A few things to keep in mind with strategic drenches. First, strategic drenching protects permanent pastures rather than crops or stubbles. Secondly, if you miss the boat the benefit of strategic drenches will be greatly diminished so plan well ahead and monitor for trigger levels. Third, be aware of the need for some refugia. Even if you routinely give a second summer drench it may be ill-advised if you’ve had an exceptionally dry season. Finally (a caveat rather than a principle), unseasonal rain or long springs may reduce the effectiveness of a strategic drench so make sure you monitor as suggested lest you get caught relying too much on the strategic drench. Peruse the guides and if uncertain consult a local expert. >> Read more.

Are you using the right flystrike chemical? 

Introduction by Paul Nilon, Nilon Farm Health, Tasmania

The writer was contacted by a client concerned that a flystrike preventive was not “curing” struck sheep. Not surprising: dicyclanil does not kill maggots! When choosing your chemical there are three considerations, a) whether you need treatment and prevention, or one or the other, b) your preferred method of application, and c) special considerations. The link above answers most of the question, but it’s worth highlighting a few points. Although cyromazine has a claim for killing maggots, it only works slowly and is a poor choice if there are many struck sheep. Many producers love the convenience of jetting races, but be aware that only two chemicals (cyromazine and mectins) can be applied through them. Special considerations include Export Slaughter Intervals (ESI) and Withholding Intervals (WHI); check your treatments against your product marketing plans. If you are an organic producer there is only one acceptable product: spinosyn. >> Read more.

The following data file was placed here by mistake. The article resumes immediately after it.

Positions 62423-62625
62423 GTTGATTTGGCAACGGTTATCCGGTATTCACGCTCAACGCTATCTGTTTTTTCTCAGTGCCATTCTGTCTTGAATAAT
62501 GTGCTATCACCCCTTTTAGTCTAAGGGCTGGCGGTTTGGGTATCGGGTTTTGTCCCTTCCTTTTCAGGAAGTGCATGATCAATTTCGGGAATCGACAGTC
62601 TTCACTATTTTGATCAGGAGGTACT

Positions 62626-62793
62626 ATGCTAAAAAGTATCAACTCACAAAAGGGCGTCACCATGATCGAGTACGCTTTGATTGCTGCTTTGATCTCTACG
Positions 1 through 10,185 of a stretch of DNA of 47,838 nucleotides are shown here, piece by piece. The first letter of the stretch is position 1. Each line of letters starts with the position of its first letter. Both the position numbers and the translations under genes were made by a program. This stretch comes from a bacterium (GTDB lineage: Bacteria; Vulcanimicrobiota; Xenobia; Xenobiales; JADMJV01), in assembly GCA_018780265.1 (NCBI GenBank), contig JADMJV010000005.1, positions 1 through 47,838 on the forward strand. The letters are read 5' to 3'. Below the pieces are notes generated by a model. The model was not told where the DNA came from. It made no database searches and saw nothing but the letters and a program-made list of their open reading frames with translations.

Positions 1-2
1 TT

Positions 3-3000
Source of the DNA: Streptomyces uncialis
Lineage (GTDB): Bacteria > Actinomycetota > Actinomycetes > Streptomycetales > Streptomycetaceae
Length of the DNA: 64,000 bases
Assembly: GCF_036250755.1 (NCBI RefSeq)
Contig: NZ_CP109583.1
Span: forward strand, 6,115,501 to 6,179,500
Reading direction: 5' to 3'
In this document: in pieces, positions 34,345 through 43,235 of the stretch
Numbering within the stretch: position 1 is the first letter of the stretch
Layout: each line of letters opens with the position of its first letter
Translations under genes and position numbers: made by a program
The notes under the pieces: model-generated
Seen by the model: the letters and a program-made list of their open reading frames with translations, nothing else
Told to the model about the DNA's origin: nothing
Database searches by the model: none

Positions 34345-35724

Have you found this tick on your sheep?
Clean musters result in better lice control.
How do you know when to drench for barber's pole in goats?
What are your needs for better parasite management services?
Are your worm egg counting results up to scratch?

Where do you stand on lice biosecurity? 

Introduction by Paul Nilon, Nilon Farm Health, Tasmania